Modern technology is often brought up because it’s hip and fun. From content on delivery services, like Netflix, to cutting-edge virtual reality headgear, it’s definitely easier to chalk up technology’s social contribution to entertainment value. But one other benefit of modern technology that few people talk about is savings. With the proper use of online financial services, insurance calculators, and investment management apps, you can easily rack up hundreds of dollars in savings per year with minimal to no effort required. Here are five technologies that you should consider integrating to your personal finances:
Alert notifications on your phones and laptops are often dismissed and overlooked for more advanced features of the device. But it’s actually a pretty nifty tech feature that, when applied in the right context, can save you money. Your choice of eCommerce platforms most likely offer alert notifications that can send you an SMS or email every time there is a special deal on an item you saved on your shopping cart or searched for recently. In addition, some third-party apps, like Camel Camel Camel and Unimerc, help you monitor fluctuating product prices on the largest eCommerce platform, Amazon.
Not only is keeping paper records of your activities and transactions wasteful and environmentally irresponsible, but it’s also very expensive. Every year, people are spending money on printing services, printers, and ink refills. For businesses, this not only racks up unwelcome costs, but also takes up physical space for filing cabinets.
Although gas prices have been dropping lower and lower over the past few months, the daily commute to and from work can rack up significant costs over time. For instance, if you riding the subway or train in New York City, that’s $5.50 per day or $27.50 for the whole work week. That’s more than a thousand dollars each year, more if you go out on the weekends. Telecommuting is a viable solution to this age-old problem. And while telecommuting is more of a technique and less of an actual byproduct of technology, the task management and collaboration tools that are accessible today have made it completely possible to work from home.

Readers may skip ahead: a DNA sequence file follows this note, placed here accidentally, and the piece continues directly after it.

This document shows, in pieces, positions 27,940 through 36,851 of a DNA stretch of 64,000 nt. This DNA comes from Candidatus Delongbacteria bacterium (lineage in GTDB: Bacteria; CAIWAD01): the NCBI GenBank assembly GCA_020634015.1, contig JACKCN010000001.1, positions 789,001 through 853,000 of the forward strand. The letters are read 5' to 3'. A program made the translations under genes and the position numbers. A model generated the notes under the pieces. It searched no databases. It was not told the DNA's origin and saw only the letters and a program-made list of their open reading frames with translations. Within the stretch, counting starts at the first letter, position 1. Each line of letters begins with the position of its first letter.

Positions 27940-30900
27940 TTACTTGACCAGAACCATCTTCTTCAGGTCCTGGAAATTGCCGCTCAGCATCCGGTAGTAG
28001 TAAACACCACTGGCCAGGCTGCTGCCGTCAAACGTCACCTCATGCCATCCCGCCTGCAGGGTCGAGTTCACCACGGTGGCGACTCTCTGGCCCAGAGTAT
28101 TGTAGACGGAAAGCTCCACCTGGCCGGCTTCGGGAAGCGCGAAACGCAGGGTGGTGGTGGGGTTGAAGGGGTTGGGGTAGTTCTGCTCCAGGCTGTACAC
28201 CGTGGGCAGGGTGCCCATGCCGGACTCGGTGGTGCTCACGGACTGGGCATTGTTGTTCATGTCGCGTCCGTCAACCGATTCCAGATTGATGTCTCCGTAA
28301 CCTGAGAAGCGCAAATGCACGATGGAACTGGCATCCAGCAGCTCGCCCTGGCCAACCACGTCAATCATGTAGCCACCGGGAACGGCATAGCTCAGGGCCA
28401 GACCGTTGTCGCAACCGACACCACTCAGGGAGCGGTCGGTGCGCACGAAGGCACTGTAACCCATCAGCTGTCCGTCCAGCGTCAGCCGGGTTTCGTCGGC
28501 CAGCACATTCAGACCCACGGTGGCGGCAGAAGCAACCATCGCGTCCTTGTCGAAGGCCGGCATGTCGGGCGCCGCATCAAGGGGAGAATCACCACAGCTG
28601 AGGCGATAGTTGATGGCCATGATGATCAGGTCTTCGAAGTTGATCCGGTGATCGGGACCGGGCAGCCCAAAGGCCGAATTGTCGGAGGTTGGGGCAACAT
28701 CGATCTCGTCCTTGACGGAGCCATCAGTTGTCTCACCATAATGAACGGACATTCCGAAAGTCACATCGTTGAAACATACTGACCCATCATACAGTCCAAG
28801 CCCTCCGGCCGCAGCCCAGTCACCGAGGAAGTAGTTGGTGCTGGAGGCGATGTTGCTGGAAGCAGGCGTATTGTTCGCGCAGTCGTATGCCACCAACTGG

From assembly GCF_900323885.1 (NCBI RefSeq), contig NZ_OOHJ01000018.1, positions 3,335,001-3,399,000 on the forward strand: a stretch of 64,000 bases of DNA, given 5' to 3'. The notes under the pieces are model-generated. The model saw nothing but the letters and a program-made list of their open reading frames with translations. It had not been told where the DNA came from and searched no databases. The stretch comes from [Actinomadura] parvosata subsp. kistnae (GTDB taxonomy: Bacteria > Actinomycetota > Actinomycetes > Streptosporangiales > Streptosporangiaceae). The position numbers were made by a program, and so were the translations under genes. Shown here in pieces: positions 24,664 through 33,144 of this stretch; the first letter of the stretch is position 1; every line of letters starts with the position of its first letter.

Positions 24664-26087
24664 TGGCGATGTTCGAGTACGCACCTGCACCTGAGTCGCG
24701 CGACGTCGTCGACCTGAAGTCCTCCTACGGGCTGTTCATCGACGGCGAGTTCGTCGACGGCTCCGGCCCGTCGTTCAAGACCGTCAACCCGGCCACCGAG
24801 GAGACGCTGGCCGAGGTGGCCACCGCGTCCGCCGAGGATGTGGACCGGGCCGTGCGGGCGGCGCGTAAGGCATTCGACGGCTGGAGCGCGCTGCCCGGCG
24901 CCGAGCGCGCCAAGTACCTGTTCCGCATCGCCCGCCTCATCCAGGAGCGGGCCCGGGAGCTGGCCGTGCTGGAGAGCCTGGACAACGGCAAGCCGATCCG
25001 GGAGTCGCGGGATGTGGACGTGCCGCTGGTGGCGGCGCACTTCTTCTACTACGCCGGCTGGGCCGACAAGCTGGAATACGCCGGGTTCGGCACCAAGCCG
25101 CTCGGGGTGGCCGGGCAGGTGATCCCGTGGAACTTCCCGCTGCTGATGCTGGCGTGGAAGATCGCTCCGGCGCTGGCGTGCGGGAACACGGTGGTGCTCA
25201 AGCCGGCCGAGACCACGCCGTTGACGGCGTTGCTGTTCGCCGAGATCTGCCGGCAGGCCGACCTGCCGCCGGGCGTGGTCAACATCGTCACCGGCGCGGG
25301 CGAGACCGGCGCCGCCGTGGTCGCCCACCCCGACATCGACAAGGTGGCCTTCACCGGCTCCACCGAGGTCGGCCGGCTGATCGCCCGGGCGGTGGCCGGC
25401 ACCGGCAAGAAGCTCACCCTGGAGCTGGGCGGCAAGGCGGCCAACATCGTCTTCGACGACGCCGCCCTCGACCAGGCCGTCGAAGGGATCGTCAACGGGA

A plethora of budgeting apps can be found on your app store, be it Android’s or iPhone’s. The increasing number of people who want to be more financially responsible has caused this category of software products to expand at such a fast pace. Today’s fleet of budgeting apps are not only capable of monitoring and creating systematized budget plans, but also come with complementary tools that can generate savings. For instance, some apps come with calculators or links that help you find more affordable auto insurance quotes. A similar category of apps that are helping people manage their personal finances wiser is in investment where apps, like Robinhood, are creating a new breed of self-dependent investors.
Communicating with family members, relatives, coworkers, and employees can now be done through VOIP or voice over internet protocol. In a nutshell, that means you can make phone calls through devices that are connected via a secure network. Apps, like Google Voice and Skype, are all free to use and allows users to communicate with their peers through chat, voice, and video calls.
Sure, entertainment has traditionally cost people to spend more money rather than save it. But with the slew of entertainment apps and tools, like content on demand services such as Netflix and Hulu, people can get their fix of entertainment without having to spend money on movie tickets or get stuck paying for five-star lodging and dining because it was the only option on the table. With technology, people now have the option to watch movies, travel for leisure, and partake in fun activities while keeping costs modest.
These are only six examples of technologies that are making life more budget-friendly. If you’re not using them yet, consider implementing them asap.